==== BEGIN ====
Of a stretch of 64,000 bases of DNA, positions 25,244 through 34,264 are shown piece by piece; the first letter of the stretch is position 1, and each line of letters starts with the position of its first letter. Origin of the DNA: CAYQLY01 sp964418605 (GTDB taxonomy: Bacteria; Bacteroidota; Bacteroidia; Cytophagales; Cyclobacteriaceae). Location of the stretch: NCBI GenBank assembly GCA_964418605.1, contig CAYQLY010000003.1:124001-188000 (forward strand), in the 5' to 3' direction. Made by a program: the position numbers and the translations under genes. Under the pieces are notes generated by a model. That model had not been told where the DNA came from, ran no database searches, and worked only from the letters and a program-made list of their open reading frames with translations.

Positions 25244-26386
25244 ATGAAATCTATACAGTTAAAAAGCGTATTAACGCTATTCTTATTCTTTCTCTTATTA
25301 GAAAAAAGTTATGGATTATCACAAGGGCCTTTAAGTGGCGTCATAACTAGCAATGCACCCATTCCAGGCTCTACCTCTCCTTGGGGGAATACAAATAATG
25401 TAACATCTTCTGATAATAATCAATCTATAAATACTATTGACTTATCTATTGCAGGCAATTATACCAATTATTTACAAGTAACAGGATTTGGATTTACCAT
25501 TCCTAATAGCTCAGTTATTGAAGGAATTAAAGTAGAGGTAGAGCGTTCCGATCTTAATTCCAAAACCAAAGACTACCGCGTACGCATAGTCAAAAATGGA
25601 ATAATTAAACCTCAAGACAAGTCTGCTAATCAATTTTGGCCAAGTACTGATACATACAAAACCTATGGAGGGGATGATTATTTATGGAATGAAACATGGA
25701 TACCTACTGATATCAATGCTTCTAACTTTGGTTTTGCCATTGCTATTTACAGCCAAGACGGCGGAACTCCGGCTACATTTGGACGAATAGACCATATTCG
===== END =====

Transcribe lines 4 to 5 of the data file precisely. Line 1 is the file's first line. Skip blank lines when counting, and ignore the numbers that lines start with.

25301 GAAAAAAGTTATGGATTATCACAAGGGCCTTTAAGTGGCGTCATAACTAGCAATGCACCCATTCCAGGCTCTACCTCTCCTTGGGGGAATACAAATAATG
25401 TAACATCTTCTGATAATAATCAATCTATAAATACTATTGACTTATCTATTGCAGGCAATTATACCAATTATTTACAAGTAACAGGATTTGGATTTACCAT